The story is told through the eyes of this robot, X-9, a former killer, one of the first robots created for Aku by various mad scientists. One of this scientists, "the funny one", implants an experimental emotion chip into X-9. With time, X-9 develops feelings, starts to think before he acts (unlike the other robots who because of this are easily destroyed in battles), until he feels he has done to much evil and, after he meets a dog he calls Lulu, he decides to retire. His life changes, and now he is for the first time ever happy.



    However Aku learns that this robot is capable of emotions so he kidnaps Lulu, in order to blackmail X-9 into coming back to work for him once more, his first mission being the destruction of Samurai Jack. X-9 reluctantly accepts, and tracks Jack to an abandoned robot construction factory. There, after a chase, Jack manages to defeat the robot, not knowing his truly impressive back story. With his last words, X-9 says "Please take care of Lulu. Sweet thing."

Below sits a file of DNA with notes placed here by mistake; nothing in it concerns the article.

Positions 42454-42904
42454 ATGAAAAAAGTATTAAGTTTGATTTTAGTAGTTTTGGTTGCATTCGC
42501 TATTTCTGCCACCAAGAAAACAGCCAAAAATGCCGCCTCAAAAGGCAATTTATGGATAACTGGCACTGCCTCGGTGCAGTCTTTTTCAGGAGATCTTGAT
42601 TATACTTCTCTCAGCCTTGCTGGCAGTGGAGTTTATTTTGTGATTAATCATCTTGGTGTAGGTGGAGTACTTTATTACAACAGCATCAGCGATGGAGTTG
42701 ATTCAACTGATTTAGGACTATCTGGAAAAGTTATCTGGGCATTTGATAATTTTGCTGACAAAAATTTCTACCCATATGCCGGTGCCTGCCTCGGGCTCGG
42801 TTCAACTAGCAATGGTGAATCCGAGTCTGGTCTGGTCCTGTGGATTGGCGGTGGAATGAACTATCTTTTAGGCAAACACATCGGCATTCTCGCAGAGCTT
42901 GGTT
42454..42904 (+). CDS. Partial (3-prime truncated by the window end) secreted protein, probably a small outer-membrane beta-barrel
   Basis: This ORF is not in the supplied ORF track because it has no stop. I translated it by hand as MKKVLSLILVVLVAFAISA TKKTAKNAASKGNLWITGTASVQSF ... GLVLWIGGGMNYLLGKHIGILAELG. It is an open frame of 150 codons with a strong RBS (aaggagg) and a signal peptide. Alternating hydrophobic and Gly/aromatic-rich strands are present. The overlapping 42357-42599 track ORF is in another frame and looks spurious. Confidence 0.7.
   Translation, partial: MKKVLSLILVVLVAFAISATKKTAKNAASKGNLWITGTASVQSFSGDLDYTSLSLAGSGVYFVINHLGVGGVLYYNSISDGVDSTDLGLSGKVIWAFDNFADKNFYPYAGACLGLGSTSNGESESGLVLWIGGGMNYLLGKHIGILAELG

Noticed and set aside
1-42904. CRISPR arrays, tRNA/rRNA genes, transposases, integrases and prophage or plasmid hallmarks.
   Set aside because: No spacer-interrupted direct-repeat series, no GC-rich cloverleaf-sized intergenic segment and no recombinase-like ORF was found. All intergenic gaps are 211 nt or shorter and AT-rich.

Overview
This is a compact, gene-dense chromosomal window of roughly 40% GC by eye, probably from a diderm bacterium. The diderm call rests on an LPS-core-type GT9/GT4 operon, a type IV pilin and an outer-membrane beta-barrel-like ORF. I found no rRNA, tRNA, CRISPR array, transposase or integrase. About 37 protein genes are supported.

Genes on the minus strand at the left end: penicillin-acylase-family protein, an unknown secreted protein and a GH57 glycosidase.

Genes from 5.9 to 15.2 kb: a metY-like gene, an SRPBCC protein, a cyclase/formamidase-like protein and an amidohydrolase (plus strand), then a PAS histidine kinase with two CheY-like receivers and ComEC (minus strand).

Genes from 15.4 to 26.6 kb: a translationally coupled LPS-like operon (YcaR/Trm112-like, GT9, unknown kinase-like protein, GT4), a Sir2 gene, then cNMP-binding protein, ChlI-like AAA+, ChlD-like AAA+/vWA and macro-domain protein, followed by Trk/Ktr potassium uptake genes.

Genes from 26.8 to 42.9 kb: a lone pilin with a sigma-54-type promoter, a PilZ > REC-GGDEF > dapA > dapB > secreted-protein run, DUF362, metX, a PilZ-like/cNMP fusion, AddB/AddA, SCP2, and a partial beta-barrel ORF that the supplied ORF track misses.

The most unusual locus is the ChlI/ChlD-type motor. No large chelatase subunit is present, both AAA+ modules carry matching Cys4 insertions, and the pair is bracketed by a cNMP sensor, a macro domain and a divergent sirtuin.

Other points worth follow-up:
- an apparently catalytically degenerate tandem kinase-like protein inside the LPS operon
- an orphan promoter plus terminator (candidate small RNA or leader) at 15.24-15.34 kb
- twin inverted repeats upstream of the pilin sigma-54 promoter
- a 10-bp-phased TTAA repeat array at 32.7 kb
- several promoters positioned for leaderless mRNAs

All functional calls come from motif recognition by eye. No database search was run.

The episode ends with raindrops falling on a picture of Lulu. An exciting and very special episode of Samurai Jack, which mustn't be missed for anything in the world.moreless

Trivia, Notes, Quotes and Allusions

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  • TRIVIA (0)

  • QUOTES (0)

  • NOTES (2)

    • Genndy Tartakovsky was nominated for the 2005 Annie Award for "Directing in an Animated Television Production" for this episode.

    • Samurai Jack has no dialogue at all in this episode. Kind of fitting, since this episode had relatively nothing to do with him.

  • ALLUSIONS (2)

    • X9
      Referencing XJ9 (Jenny Wakeman) from the Nickelodeon hit series My Life as a Teenage Robot.

    • Scientists:
      Among Aku's evil scientists are passable copies of Dr. Robotnik from Sonic the Hedgehog (one in the lineup; he has hair on his head and is a little short, but otherwise looks like Ivo), Dr. Wily from the Megaman series (he was wearing a welding mask, but the trademark Wily moustache and hair were visible), and Dr. Forrester from Mystery Science Theater (the one who gave X9 the emotion chip)